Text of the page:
“I have heard from numerous constituents and residents of the Commonwealth regarding Senate Bill 787, An Act relative to divorce. This was a free petition that I filed at the request of a constituent. I am not the sponsor of this legislation, nor have I ever endorsed or spoken in favor of it.

    The Massachusetts Executive Office of Administration and Finance defines a ‘free petition’ as: ‘In Massachusetts all citizens have the right to petition the state legislature. This procedure is called the right of free petition. A citizen drafts and files a Petition and accompanying Bill. A legislator sponsors the Bill in the General Court. If a legislator disagrees with the contents of the Bill, he/she may indicate this by placing the phrase “By request” after his/her name.’

    First and foremost, I believe in the democratic process and true representation of the people. The Commonwealth of Massachusetts was built upon these ideals, and serves as a prime example of the legislative process. State government is not reserved solely for those who have been elected. It belongs to every citizen of Massachusetts. For that reason, when a constituent requested that I file a free petition on his behalf, I did so. While the proposal is not one that I support, I do support his right to participate in state government.”

    1. Yep. I just got this in press release form.

  11. Legal marriage for gays is not a good idea because legal marriage is not a good idea. This kind of nonsense demonstrates that.

    I believe libertarians would better petition for the removal of marriage from the legal lexicon and allow consenting adults to form whatever association they desire, and indenture themselves as the like to another human being or a number of them.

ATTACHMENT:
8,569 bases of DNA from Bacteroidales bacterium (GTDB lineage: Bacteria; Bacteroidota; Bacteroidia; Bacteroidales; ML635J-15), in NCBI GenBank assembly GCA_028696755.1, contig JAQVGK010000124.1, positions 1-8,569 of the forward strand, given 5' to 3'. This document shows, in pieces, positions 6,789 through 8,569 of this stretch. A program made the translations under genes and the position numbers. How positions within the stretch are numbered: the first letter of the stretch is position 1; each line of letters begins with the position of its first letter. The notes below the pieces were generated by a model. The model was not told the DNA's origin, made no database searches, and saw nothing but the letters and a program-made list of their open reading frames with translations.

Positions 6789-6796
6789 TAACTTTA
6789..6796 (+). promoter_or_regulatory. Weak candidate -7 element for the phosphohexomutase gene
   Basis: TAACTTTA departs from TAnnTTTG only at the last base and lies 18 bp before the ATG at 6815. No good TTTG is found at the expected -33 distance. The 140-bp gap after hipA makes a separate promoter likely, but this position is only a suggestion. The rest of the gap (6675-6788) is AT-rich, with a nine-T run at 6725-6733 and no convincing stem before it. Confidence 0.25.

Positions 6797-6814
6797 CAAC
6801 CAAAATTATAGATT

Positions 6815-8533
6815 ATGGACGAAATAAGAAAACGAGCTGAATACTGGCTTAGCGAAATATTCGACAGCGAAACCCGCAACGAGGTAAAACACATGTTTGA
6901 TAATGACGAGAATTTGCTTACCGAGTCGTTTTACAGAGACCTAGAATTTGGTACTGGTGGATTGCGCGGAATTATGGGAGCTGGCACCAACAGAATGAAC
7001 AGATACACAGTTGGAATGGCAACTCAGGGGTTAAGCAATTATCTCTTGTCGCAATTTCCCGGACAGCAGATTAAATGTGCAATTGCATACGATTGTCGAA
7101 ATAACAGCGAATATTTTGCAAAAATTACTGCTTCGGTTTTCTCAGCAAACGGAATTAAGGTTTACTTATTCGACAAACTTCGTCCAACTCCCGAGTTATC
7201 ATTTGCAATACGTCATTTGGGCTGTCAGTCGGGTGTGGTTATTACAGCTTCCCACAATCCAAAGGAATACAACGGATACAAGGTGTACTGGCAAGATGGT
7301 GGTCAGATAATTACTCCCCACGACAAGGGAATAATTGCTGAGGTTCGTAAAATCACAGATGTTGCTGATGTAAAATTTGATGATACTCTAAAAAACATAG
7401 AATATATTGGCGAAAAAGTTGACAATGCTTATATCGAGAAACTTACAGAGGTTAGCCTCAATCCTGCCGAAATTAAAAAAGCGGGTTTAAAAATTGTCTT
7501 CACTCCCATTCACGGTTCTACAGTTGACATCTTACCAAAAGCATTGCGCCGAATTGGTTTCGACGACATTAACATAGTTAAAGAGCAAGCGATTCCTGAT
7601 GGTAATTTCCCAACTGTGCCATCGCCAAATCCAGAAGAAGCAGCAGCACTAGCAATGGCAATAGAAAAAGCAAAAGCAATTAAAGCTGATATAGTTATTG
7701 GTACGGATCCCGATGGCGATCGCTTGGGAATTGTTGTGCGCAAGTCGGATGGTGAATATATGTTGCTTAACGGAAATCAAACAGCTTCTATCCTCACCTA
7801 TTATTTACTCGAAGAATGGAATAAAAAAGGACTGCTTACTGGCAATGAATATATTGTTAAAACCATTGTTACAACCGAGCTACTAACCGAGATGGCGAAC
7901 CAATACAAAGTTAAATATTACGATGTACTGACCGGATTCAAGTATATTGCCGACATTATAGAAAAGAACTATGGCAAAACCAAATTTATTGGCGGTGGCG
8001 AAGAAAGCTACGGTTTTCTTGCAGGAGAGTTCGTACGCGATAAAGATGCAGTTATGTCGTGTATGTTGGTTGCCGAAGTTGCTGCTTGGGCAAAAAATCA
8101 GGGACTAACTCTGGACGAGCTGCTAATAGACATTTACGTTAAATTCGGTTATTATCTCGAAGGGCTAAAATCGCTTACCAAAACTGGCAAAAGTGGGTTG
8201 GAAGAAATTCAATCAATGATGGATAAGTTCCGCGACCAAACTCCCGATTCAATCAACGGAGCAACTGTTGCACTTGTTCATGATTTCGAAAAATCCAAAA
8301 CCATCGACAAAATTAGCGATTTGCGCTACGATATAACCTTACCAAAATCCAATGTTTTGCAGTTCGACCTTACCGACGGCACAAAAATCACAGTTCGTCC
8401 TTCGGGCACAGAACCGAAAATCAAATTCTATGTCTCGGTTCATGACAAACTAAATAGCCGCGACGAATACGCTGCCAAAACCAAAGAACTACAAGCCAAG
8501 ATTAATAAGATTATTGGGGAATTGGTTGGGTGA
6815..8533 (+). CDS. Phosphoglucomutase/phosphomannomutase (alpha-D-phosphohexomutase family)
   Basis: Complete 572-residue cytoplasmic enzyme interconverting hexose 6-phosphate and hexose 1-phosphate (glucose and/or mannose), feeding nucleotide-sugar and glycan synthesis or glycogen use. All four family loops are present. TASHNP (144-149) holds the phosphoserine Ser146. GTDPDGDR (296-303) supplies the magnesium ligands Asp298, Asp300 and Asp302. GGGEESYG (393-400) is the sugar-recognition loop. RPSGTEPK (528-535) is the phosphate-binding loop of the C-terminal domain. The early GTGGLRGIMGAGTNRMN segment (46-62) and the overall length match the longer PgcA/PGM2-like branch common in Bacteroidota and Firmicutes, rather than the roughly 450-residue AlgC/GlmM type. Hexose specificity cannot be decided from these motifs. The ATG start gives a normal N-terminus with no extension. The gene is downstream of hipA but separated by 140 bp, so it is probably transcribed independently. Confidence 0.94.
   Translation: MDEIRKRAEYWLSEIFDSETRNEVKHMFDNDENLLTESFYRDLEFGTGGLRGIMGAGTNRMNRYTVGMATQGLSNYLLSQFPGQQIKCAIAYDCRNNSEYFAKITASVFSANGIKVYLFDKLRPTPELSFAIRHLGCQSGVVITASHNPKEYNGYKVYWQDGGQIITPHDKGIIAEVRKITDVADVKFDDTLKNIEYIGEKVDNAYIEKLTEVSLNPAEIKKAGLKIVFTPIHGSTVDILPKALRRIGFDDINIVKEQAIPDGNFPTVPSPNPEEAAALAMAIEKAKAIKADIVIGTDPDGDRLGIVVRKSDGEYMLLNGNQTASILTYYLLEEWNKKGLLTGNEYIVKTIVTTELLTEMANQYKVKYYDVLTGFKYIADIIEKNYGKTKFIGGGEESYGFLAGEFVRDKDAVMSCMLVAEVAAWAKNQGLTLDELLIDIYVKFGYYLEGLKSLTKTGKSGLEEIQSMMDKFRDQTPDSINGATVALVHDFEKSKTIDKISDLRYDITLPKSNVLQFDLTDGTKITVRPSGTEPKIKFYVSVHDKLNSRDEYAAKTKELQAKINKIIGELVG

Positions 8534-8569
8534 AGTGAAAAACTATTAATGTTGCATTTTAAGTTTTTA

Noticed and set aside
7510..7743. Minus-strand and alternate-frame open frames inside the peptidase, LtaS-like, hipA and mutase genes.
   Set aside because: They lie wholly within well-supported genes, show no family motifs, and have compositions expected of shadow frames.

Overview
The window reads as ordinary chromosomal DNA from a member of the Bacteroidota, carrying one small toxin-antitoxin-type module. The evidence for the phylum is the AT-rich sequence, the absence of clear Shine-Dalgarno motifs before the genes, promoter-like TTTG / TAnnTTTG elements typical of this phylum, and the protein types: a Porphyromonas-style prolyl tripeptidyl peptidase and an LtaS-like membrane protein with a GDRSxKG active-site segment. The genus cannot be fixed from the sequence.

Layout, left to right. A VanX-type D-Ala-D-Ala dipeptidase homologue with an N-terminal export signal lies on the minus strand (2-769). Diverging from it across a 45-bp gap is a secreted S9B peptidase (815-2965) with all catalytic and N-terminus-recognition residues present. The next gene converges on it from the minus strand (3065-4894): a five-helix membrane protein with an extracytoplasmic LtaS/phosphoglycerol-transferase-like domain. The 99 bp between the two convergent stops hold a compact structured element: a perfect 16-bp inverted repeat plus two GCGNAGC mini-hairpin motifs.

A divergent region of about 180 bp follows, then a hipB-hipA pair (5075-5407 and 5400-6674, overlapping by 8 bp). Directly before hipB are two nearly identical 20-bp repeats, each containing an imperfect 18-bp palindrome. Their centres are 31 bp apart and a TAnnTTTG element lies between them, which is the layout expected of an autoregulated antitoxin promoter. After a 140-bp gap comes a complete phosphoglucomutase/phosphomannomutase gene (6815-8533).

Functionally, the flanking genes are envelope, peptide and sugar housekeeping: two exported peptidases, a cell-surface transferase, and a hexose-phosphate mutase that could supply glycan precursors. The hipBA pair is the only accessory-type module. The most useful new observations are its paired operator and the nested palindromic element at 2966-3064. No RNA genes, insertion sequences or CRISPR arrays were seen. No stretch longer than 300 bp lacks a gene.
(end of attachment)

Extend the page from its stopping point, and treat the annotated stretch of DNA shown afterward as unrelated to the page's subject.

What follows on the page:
1. So say we all!

      1. Who’s “we,” kemo sabe?

  12. I would like someone to file a free petition for me to dissolve the government.

    1. Get a constituent to send it to Ross! He apparently files everything…

  13. What about sex with the person they are divorcing? Didn’t see an exemption?

    1. Don’t know about Mass law but most states require some sort of legal seperation period before the divorce can be made final and any sex between the parties during that period ends the divorce proceedings (or at least restarts the seperation period)

    2. My initial reaction from the headline was the purpose was to prevent fake divorces where the couple continue to live together but the wife files for social services benefits like subsidy for Obamacare premiums. Then I realized governments want you to milk the system. What was I thinking?

      (209a is an forced separation due to alleged physical abuse)

      If this went into affect, would it apply to gay marriages?

      What if the children are not living in the marital household after the separation? (Mom takes the kids with her and lives somewhere else)

  14. When I got divorced, it was made clear that any sexy time with the soon-to-be ex would start the separation period (12 months) all over again. You could one day short of that magical day and any drunk, pity sex at 11:59 PM would start the clock over, presuming that somebody told.

    Illegal? Not in the literal sense, but it was a violation of divorce laws to hook up during the split up.

    1. To clarify, that was between the divorcing people.

      Since you were still legally married until the divorce, sex with anyone else could be considered adultery, but that scenario was pretty moot by then, especially considering the adulterous witch I was married to.